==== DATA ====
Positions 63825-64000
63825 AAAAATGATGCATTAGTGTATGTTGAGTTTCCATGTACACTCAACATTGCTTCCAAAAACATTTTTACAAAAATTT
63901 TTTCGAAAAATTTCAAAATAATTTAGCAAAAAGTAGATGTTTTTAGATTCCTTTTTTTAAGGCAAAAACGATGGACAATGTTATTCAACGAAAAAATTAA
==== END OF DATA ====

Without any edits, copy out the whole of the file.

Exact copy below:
Positions 63825-64000
63825 AAAAATGATGCATTAGTGTATGTTGAGTTTCCATGTACACTCAACATTGCTTCCAAAAACATTTTTACAAAAATTT
63901 TTTCGAAAAATTTCAAAATAATTTAGCAAAAAGTAGATGTTTTTAGATTCCTTTTTTTAAGGCAAAAACGATGGACAATGTTATTCAACGAAAAAATTAA